Is CLT a game changer for construction and forestry?

Generally speaking, we’ve seen in a trend where the forest industry has made big bucks on paper for the crapper while timber has been step-motherly cut in bulk, with numbers in the red. We have brought this up on numerous occasions – our area (Nordic) is too small to compete in bulk on the world market, and to lower the age for final felling and fertilize could be a motto from the pulp industry that could harm the industry long-term. I’m not saying that this is the case, but this is something that we’ve been discussing on and off.

The new CLT factory in Grums, Sweden.

Today we were invited by Stora Enso to a press showcase of the new CLT factory in Grums, Sweden, located next to the Gruvön sawmill. My thoughts were bouncing back and forth regarding what questions to ask; the quality demands on the timber, will it fall now that what has been sawed can be glued together? That was one question that popped up.

But oh how wrong I was! And no one is more thrilled than I am. Read on and I’ll try to render the visit.

What is CLT?

CLT stands for Cross Laminated Timber. Boards are placed adjacent to each other and are glued together to build platforms, which in turn are glued together with a 90-degree offset, meaning that the first layer will run along the width of the second layer. The result is a strong wooden product which can have pretty much any shape desired.

CLT as Prefab

Today, CLT is up-and-coming and the reason for this is that the product can replace concrete walls and floors in prefab constructions. General facilities, schools, apartment complexes, sports facilities and industrial buildings are currently being built using 90% concrete for the base, but now there’s a trend to move to renewable resources and this is where CLT enters the frame.

A pre fabricated wall in CLT.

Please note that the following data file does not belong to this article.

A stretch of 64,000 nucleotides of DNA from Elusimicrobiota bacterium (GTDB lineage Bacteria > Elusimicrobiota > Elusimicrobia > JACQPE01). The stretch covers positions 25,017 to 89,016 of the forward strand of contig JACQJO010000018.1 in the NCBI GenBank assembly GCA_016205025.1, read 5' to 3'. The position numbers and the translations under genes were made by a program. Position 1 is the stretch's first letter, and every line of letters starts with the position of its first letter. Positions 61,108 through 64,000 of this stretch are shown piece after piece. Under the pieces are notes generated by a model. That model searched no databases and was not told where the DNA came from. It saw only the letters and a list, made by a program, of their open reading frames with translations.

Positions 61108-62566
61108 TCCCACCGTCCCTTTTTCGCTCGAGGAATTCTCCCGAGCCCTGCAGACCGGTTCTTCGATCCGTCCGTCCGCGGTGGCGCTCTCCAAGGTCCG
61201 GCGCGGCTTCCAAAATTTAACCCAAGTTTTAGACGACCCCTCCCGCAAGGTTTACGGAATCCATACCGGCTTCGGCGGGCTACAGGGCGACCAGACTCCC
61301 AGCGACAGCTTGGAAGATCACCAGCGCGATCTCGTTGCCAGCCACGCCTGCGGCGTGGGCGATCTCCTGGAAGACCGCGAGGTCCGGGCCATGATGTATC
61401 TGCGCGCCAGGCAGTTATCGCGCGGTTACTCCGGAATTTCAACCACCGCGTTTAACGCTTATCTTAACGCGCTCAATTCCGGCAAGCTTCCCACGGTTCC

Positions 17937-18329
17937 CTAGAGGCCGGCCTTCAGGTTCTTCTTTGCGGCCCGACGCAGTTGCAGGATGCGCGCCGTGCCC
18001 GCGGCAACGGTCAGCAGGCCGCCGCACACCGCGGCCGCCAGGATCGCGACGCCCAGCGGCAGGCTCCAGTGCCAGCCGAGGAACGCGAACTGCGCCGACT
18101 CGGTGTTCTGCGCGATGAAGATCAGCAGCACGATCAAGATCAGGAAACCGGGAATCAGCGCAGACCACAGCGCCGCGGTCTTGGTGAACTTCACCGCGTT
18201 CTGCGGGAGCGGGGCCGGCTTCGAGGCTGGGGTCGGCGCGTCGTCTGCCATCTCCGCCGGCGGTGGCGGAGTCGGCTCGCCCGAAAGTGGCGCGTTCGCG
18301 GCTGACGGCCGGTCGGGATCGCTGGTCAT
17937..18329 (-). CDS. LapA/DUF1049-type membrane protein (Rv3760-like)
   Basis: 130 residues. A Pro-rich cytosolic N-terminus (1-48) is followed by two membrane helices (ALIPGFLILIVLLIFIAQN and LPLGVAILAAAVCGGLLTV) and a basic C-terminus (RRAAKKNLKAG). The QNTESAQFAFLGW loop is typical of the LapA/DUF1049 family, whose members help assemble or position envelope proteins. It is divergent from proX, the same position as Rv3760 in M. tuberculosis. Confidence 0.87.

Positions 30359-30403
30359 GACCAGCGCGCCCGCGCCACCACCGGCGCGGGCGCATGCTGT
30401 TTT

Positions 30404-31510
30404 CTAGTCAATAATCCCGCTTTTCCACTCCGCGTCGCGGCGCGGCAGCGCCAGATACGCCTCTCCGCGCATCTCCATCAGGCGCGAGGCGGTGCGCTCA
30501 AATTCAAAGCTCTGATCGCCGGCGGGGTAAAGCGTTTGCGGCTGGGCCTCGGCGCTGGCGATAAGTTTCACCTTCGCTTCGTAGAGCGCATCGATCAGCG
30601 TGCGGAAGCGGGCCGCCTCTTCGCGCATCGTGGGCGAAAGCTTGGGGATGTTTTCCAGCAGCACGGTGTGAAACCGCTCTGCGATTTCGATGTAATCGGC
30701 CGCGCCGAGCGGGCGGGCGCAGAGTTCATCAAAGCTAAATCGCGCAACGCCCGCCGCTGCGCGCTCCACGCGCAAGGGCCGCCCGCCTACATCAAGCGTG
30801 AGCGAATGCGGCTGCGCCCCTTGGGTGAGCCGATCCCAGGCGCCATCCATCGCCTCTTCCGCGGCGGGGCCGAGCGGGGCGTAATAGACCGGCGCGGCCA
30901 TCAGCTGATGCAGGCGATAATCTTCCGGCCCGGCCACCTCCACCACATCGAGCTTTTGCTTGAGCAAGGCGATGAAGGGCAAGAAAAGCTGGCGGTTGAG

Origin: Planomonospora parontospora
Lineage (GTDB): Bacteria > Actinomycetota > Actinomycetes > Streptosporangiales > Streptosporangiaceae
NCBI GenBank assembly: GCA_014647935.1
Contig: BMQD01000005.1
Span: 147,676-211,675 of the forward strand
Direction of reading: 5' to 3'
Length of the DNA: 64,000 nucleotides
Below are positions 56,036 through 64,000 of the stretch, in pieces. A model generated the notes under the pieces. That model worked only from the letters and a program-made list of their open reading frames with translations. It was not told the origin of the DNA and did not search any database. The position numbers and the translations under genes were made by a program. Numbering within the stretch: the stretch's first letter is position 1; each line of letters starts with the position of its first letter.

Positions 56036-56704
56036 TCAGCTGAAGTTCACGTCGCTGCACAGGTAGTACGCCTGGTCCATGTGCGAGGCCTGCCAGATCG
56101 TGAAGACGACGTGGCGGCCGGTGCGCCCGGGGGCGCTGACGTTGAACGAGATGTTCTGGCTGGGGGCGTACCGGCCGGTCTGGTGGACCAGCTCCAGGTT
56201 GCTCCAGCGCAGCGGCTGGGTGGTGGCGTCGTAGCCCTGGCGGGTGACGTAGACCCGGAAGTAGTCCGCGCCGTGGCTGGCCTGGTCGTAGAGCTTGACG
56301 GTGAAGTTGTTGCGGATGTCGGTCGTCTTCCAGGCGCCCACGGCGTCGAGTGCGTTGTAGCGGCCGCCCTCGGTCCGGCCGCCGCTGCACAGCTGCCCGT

CLT at Gruvön

In 2017, Stora Enso made the decision to build a CLT factory in connection to the sawmill in Gruvön in Sweden. Now, the factory has been built and despite a lot of trimming still being needed they are already delivering CLT to external customers. The official opening is on May 28, 2019.

The CLT factory in Grums will, according to Stora Enso, be on of the world’s largest and most modern factory to produce CLT. 100,000 cubic meter of CLT per year is the goal, all in customer-adapted building blocks that can be made up to 16 x 3.5 meter with a thickness of 1 to 4 decimeter. Translated into apartments, Stora Enso can deliver material for 4,500 apartments per year from their new factory in Grums.

The investment has cost half a billion SEK, or over 50 million USD, and is the third CLT factory by Stora Enso. The two previous ones are located in Austria and these are the ones that have delivered the foundation for the factory in Grums, with a total of 3,500 cubic meters that have been transported to Grums by train.

The 13,000 square meter factory was built in a record time of 10 weeks, and this is one of the primary advantages of CLT – it’s up to 70% faster to raise buildings with a cross laminated timber foundation compared to a concrete foundation.


The decision to place the new production in Grums was an easy one for Stora Enso. The city has a history in timber going as far back as the time as 1882, as well as competent staff at the sawmill. There’s a harbor in direct connection that can handle ships of up to 50 meters, and great train connections as well as direct connections to E18 (Highway). Raw material is also available in abundance as the sawmill, owned by Stora Enso, has an environmental certificate to produce nearly half a million cubic meters of sawn material each year.

110 people currently work at the sawmill and 60 new employees are being recruited to the CLT unit.

New Competitors and a New Business Model

The investment in CLT means that Stora Enso as a company will be competing with the concrete industry, primarily in prefabricated houses. CLT is a complement to sawn timber as it can replace the concrete framework of a house.